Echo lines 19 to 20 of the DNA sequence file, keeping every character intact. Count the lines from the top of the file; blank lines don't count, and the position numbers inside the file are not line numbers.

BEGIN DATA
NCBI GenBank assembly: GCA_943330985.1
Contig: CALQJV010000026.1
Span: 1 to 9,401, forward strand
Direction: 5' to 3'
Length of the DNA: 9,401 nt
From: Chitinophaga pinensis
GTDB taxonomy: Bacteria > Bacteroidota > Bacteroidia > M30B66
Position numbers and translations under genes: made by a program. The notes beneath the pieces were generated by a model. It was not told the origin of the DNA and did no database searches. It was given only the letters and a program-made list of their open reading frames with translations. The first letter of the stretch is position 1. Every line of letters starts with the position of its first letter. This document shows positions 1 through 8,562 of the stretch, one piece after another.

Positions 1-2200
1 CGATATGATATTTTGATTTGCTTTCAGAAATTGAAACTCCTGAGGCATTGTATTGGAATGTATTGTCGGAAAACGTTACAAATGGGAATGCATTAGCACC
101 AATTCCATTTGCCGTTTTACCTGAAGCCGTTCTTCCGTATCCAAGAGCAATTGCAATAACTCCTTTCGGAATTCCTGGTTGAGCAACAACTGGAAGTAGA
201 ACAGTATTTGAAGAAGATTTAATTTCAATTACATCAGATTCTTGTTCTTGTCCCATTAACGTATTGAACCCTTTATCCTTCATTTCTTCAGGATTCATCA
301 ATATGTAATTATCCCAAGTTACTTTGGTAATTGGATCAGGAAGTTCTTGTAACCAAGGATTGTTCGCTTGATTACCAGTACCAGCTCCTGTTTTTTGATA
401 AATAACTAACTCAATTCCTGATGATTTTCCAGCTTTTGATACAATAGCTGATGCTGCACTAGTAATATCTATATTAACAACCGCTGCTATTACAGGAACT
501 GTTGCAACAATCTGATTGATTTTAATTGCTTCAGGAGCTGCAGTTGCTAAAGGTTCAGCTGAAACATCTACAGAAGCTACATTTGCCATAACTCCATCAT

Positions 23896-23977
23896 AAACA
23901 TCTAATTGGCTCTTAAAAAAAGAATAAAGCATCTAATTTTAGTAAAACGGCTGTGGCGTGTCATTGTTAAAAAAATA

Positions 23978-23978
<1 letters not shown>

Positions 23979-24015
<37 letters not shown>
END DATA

Positions 23978-23978
<1 letters not shown>